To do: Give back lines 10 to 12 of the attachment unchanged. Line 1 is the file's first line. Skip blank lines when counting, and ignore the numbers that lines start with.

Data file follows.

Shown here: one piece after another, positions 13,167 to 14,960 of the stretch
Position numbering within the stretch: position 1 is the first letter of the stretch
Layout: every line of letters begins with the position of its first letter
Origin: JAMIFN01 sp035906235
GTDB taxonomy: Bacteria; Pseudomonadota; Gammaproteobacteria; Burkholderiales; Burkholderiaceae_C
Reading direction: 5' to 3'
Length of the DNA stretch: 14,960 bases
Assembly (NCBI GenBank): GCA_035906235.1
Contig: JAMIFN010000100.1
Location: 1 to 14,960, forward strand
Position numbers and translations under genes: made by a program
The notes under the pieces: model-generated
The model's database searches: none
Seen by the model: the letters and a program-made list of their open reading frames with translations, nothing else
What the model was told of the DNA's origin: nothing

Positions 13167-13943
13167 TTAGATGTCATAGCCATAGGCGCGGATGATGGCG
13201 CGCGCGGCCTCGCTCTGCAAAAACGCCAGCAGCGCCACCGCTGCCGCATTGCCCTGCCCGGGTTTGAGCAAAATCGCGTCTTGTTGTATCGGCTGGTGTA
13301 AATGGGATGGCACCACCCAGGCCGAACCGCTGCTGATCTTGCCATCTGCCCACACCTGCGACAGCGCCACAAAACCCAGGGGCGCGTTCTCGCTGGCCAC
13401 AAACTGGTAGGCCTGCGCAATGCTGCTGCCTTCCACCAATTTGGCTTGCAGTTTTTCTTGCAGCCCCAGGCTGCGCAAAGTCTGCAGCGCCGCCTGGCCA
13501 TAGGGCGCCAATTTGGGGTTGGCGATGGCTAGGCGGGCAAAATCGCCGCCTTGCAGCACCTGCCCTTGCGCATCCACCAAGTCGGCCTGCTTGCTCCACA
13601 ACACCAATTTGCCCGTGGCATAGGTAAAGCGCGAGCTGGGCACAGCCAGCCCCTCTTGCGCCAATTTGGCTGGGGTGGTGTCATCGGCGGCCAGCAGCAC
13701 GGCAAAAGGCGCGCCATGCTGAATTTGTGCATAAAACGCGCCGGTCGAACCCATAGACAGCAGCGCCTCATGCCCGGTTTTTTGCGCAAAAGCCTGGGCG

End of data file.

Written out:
Location: 1 to 14,960, forward strand
Position numbers and translations under genes: made by a program
The notes under the pieces: model-generated